Subject: I have found a DVD that I think you would enjoy
|Love Me If You Dare|
Actors: Guillaume Canet, Marion Cotillard, Thibault Verhaeghe, Joséphine Lebas-Joly, Emmanuelle Grönvold
Director: Yann Samuell
Genres: Indie & Art House, Comedy, Drama
LOVE ME IF YOU DARE depicts the romantic story of Julian and Sophie, who meet in grade school and create an intense game of "Dare" to distract them from the harsh realities of their lives. Over time their game becomes a m... more »
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Don't Compare to Amelie and Enjoy It For What It Is
Divine Miss M | Los Angeles, CA | 02/22/2005
(5 out of 5 stars)
"After the success of "Amelie," the Hollywood marketing machine is in desperate search of the next big foreign romantic comedy and likewise misleads the public by packaging every movie to come out of France as the sequel to "Amelie." "Love Me if You Dare" is very much a romantic BLACK comedy, a fact that will likely turn off viewers who come in strictly with an "Amelie" mindset. Don't, and I think you'll really appreciate what THIS movie has to offer, which is a charm all its own. For those of you unsure of what to expect from a romantic black comedy, think "Secretary" but without the S&M.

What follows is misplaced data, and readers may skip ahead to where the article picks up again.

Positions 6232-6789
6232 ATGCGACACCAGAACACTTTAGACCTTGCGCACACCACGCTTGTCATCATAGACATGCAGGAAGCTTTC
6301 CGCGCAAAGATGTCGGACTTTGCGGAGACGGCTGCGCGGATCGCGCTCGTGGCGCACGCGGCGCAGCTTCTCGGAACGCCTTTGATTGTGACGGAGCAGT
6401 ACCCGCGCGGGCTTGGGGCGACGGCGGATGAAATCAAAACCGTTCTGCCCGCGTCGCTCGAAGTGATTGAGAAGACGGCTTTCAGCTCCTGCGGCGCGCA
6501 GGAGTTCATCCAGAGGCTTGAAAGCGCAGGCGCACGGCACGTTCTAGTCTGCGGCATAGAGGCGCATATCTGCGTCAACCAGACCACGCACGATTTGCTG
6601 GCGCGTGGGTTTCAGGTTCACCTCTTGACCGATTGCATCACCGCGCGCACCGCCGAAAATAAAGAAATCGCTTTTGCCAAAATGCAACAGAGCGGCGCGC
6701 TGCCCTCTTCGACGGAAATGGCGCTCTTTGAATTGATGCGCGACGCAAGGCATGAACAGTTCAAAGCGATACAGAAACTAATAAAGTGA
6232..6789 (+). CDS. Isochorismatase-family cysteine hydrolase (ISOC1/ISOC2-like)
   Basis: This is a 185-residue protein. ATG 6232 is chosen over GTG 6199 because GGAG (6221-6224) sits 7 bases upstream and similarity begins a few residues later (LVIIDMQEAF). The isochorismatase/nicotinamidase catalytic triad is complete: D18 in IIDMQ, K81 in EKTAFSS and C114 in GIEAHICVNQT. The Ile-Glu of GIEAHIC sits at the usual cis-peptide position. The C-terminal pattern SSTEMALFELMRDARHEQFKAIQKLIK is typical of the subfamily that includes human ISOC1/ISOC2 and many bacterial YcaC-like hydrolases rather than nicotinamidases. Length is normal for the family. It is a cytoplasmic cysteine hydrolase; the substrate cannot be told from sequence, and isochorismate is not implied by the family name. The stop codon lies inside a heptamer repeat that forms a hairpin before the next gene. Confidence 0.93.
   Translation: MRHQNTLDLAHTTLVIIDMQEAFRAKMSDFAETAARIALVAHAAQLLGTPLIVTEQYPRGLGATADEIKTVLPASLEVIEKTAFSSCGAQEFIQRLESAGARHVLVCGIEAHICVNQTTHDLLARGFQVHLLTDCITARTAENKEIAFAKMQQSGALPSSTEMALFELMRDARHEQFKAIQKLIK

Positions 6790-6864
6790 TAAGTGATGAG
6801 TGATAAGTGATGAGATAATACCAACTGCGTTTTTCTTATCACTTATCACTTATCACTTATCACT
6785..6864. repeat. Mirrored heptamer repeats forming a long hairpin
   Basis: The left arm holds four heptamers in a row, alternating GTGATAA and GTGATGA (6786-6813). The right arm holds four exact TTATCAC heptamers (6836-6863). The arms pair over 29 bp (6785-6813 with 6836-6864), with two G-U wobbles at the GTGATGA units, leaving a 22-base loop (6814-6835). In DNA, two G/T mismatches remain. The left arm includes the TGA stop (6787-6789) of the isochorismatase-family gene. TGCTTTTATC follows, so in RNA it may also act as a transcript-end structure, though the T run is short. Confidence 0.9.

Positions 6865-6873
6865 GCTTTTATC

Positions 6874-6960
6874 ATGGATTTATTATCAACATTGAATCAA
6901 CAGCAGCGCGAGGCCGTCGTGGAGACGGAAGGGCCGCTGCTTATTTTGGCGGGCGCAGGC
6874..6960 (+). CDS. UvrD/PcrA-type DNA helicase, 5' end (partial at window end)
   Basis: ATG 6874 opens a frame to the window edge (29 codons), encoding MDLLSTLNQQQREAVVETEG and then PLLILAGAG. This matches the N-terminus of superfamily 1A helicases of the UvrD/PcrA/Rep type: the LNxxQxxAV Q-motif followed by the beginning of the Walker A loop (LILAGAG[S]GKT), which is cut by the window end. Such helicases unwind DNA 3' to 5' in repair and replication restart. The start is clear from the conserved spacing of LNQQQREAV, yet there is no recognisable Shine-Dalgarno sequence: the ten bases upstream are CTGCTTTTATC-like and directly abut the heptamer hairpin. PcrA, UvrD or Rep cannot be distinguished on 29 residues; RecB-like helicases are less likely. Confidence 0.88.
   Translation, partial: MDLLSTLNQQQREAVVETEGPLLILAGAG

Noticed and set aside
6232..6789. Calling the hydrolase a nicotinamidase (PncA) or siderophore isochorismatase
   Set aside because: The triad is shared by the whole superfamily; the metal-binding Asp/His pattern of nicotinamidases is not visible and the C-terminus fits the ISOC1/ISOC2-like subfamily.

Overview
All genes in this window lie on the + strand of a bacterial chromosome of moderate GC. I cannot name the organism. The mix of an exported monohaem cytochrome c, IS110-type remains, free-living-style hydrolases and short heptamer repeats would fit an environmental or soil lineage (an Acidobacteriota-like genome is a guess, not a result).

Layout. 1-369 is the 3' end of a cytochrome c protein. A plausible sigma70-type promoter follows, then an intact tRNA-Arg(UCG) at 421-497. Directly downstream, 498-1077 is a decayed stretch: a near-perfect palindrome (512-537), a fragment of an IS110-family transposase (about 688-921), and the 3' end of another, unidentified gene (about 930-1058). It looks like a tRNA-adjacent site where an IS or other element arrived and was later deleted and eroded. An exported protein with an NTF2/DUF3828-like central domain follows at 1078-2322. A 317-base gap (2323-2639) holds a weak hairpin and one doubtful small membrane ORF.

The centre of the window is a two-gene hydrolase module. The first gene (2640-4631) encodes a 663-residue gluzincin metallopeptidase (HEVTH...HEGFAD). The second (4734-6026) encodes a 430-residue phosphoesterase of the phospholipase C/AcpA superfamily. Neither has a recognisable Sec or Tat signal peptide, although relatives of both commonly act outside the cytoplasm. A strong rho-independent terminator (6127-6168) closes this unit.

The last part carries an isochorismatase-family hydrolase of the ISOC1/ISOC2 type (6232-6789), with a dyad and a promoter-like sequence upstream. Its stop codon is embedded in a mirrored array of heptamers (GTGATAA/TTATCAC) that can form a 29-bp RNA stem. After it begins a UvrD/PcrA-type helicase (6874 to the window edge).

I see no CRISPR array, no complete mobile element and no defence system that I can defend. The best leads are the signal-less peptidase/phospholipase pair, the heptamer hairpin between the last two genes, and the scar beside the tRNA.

I was really pleasantly surprised by this movie because I loved "Amelie" and hated "Secretary," yet I thoroughly enjoyed this movie. The story of two people so obviously in love with each other yet so wrong for each other turns the romantic comedy archetype on its head. And it's not just the typical "he/she is from the wrong side of the tracks" storyline although that plays a part. There are SO many reasons why Sophie and Julien should not be together, so much so that in any other movie you would end up hating one or both characters, but you can't help but like and want them to be together. It's so cheesy to say "Oh, they're soulmates" but they are and it's not a neat, pretty package. I love how this movie explores that idea because it shows everything that goes along with love - jealously, anger, bitterness, passion, and even hatred. It's messy and it can be dark, but it's also the most exhilarating, undiminished thing in your life.